Humility is not putting ourselves down for others to step on us; it is making space for each other in a Whole that has place for everyone
Humility is one of the most treasured virtues in spiritual life, but it is often seen as weakness in material life. If we are humble, we fear that we will end up neglected or even trampled by the world. This understanding comes from a misperception of humility.
To let others walk all over us all the time is not humility; it is stupidity, it is the recipe to negativity, Humility means that we understand that the world doesn’t belong to us, that we all can share what the world has to offer, that we can create space for others so that they can survive and thrive. That doesn’t mean that we let them encroach on our space, suffocating us. The Bhagavad-gita explains that each of us are parts of the Whole (15.07).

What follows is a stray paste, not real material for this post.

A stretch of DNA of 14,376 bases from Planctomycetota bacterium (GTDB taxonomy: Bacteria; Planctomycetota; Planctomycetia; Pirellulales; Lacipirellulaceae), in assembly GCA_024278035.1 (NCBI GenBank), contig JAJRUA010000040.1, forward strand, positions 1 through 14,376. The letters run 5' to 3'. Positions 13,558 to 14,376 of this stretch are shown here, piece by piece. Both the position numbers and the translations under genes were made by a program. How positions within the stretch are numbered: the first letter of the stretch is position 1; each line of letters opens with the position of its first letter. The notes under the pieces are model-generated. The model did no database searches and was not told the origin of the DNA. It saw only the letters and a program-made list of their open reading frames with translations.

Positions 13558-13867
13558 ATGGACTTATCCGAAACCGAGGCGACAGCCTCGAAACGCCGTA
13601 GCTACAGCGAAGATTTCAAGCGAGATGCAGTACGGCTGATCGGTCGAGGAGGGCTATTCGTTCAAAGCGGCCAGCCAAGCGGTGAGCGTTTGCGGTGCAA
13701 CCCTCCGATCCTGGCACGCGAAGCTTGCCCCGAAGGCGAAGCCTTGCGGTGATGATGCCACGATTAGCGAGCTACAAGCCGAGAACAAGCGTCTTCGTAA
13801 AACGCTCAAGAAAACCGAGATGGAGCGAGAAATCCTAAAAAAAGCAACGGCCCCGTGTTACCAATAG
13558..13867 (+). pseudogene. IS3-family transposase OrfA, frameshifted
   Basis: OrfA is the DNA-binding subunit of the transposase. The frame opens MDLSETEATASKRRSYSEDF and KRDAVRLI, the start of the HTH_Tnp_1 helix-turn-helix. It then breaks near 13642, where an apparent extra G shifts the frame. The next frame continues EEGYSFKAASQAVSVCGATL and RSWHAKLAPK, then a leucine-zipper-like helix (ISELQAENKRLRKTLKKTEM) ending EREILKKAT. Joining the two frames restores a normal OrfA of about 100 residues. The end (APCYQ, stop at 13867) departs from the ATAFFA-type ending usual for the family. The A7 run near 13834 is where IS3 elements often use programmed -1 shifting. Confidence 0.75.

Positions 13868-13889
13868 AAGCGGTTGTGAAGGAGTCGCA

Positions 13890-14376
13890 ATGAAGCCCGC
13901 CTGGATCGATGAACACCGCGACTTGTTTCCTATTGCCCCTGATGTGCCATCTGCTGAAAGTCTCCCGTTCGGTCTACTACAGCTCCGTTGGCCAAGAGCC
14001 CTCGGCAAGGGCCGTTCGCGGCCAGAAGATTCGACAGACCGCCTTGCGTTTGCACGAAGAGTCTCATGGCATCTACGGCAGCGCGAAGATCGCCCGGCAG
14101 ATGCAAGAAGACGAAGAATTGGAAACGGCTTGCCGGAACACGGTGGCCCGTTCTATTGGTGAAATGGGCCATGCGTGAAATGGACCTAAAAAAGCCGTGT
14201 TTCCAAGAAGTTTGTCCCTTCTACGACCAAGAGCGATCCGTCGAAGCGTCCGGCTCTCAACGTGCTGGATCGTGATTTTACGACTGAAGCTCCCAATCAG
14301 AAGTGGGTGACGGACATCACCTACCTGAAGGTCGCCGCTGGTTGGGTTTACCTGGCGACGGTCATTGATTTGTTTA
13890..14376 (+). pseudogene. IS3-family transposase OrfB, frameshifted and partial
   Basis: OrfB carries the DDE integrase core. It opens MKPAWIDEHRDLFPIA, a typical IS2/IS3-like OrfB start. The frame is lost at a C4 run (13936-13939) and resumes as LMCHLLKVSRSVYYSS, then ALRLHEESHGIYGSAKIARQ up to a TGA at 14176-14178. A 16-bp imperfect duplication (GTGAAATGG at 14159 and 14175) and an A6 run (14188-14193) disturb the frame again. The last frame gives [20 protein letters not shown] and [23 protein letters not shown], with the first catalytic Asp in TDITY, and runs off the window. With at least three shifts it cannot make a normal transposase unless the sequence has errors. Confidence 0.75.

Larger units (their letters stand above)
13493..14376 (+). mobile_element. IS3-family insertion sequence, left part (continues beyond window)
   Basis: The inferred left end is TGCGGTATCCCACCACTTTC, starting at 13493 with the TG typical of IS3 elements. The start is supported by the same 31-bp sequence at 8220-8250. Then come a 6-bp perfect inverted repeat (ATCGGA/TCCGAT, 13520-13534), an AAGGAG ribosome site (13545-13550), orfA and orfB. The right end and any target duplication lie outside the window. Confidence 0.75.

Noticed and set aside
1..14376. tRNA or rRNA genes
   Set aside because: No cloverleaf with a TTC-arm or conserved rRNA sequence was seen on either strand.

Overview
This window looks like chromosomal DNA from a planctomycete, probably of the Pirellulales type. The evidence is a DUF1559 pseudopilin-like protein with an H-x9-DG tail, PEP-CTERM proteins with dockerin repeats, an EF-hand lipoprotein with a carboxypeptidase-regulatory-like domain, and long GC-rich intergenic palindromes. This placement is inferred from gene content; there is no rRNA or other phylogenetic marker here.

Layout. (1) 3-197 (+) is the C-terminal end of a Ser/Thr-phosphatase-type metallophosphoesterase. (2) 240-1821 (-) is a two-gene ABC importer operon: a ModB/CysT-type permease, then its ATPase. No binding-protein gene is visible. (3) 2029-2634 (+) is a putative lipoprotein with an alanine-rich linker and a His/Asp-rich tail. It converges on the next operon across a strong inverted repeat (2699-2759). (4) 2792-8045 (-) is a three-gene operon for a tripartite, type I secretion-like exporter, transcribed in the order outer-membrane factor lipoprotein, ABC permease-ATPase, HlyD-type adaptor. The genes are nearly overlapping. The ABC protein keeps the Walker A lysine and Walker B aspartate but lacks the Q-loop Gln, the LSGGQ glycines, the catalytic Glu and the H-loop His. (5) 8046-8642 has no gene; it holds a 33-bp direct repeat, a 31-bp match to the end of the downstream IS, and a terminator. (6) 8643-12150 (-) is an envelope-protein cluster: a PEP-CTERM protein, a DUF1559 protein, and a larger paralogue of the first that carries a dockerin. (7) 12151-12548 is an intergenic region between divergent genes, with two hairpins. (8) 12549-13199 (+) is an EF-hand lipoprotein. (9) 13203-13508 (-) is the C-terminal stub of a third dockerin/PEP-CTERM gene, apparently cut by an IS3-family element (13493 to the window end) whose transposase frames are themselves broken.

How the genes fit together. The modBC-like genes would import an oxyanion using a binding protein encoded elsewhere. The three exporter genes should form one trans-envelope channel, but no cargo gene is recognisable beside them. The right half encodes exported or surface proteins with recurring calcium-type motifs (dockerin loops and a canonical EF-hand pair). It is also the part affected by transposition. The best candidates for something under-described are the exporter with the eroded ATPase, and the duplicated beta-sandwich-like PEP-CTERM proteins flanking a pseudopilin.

Especially in an ultra-competitive world, where the space at the top is limited, how can we have space for each other? That is where humility needs to be coupled with spirituality so that we expand our definition of success. At the material level, because of the competition, sometimes sharing may not be possible. Yet from the spiritual perspective, each of us has a place and purpose in the divine plan. Each of us has a certain set of abilities, interests and resources by which we can make our contribution if we focus not so much on expectation of what we will get in the world, but rather on the contribution that we can make to the world. That readiness to shift from expectation to contribution is itself the essence of humility, and that will enable us to find our space and satisfaction therein.
Verse 15.07 – “The living entities in this conditioned world are My eternal fragmental parts. Due to conditioned life, they are struggling very hard with the six senses, which include the mind”
Think it over:
What is a common misconception about humility?
What does humility mean?
What shift of focus can help us develop humility and find satisfaction?